If you look at the stock market history and Dow Jones history, you'll see that an investor's emotions are his or her worst enemy. Not only that, but you'll see that many times throughout the stock market's history people have thought the financial world was coming to an end. They were wrong every single time. The stock market even pulled itself out of the depression and kept on chugging along. Our emotions are one of the reasons why Warren Buffett, his mentor Benjamin Graham, and many other wise investing minds have counseled laymen to not pay attention to the regular gyrations of their portfolio. It's impossible to reliably predict what the market will do in the immediate future.
The waxing and waning optimism of the public about the stock market is why so many people buy high and sell low. Even beginner investors know not to buy high and sell low. For example, we've been in a bear market for a while now (This was written in 2009). Although, we may now have just entered a bull market. Who knows which one we're in right now? Nobody. We won't know until its history. Anybody that tells you they know when the market will turn is either lying to you or taking a big guess.
You may ask, "but, David, haven't there been people that have predicted big market turns before?" Of course there have been. They have been at least a little bit lucky. You don't hear about the many times more people who predicted wrong or how that person mispredicted many times before and after the accurate prediction. When tens of thousands of people are making stock market predictions, you have to expect some of them to be right just on pure luck.
For example, let’s say I roll a 100 sided die (I know, it doesn't exist, but stay with me). 10,000 people claim to know the exact number that it will land on. Most likely, some of them will guess right. Does this mean that those people who guessed right are tapped into some divine force that predicts the rolls of dice? Rubbish. They got lucky. Don't be fooled. This is stock market 101.
It’s not important to know whether or not we're in a bear market or a bull market or what will happen in the near future. It is, however, important to know that both types of markets will continually come and go. Therefore, you can make intelligent investing decisions that hold up in either market condition.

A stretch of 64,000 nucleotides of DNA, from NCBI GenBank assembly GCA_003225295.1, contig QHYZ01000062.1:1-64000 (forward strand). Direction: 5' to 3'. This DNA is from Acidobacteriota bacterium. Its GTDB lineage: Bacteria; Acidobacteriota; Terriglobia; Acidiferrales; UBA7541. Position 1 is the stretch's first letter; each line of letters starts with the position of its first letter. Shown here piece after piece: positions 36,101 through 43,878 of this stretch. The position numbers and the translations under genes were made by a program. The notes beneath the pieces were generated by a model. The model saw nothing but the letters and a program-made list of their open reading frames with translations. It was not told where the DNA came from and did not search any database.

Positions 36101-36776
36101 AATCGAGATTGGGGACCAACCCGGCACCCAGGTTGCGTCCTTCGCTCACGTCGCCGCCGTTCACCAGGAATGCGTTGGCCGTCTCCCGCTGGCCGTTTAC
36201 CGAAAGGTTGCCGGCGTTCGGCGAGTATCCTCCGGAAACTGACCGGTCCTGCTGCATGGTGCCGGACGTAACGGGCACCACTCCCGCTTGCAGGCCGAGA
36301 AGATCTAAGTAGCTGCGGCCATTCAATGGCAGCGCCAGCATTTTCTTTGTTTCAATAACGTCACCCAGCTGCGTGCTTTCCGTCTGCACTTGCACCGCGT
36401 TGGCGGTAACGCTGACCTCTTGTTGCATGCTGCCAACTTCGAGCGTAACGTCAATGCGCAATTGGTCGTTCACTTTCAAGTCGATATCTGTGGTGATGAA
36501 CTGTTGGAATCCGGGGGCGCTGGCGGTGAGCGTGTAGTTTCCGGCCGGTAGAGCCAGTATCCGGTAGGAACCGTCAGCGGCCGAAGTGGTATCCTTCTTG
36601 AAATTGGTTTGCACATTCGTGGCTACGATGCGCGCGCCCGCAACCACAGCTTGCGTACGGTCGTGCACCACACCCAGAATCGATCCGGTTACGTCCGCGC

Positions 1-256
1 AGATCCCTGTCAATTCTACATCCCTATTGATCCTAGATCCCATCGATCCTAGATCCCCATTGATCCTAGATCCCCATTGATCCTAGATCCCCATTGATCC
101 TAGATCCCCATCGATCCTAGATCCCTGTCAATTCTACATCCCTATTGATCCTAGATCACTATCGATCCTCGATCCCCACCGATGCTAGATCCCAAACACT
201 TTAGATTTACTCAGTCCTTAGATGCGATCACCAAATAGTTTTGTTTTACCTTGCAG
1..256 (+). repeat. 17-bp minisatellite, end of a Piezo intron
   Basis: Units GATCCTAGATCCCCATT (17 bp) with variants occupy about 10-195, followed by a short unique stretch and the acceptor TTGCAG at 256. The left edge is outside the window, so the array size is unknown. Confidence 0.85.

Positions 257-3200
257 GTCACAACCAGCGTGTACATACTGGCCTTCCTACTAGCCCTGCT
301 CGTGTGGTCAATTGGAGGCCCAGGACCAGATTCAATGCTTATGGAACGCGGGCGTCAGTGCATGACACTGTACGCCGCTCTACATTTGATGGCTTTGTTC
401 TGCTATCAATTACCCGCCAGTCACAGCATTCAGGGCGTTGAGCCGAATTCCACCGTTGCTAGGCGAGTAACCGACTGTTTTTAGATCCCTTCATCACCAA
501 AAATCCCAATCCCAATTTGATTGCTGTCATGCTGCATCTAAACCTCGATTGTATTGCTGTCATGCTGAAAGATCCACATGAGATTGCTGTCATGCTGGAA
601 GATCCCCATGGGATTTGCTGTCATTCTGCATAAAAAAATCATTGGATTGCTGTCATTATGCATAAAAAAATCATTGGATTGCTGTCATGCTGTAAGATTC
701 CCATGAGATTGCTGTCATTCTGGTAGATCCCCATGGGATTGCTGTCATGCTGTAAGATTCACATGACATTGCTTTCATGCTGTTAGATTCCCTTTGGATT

When you look at the stock market history, it's a lot easier to be calm during these rough times. Some crazy stuff has happened! And people have claimed that investing in stocks was no longer a good idea many times before. Understanding the history will make it easier to keep your head when people are screaming, "Buy! Buy! Buy! At any price buy!" Or, "Sell! Sell! Sell! No matter how low it goes!"
Here are some of the most basic concepts about stocks for beginners, in laymen’s terms.
Never mix up short term trading with actual investing. Most of the "investment" talking heads will not mention the folly of day trading. Yet, for some strange reason, day trading or anything near the short-term mindset that goes into it is not the right way to invest in stocks for 99% of people!
Online investing is the best way to invest in the stock market. It is convenient, low cost, and really easy. (Almost too easy!)
Many people use an investment club to reduce risk and minimize their weaknesses in investing. You should really consider joining or forming one. It is a realistic option for many.
Want to know how well your investment performed? Or perhaps how well you have to perform to meet your goals? The calculation is not as simple as some think. Check out my really easy investment calculator. You may also want to look at ROI -- Return on Investment. If you need to calculate ROI, here is a really easy and simple to use ROI Calculator.
There are different classes of stocks. What classifies the stock is typically the current state of the company. The most common classes are value stocks and growth stocks. They are basically opposites of one another. For the most part, I wouldn't recommend a beginner care about whether a stock or stock index is growth or value, but it's such a common term, that it helps to know what people are talking about when they mention either of the classes. If you want to try your hand at them, I recommend starting with Value investing.
Most people, including myself, think it's important to invest in foreign stocks. Foreign stocks increase your diversification, are more risky, but have a greater potential for large gains.
I hope you have found my stocks for beginners guide helpful. Please explore my site further and take advantage of the many resources provided here about the stock market.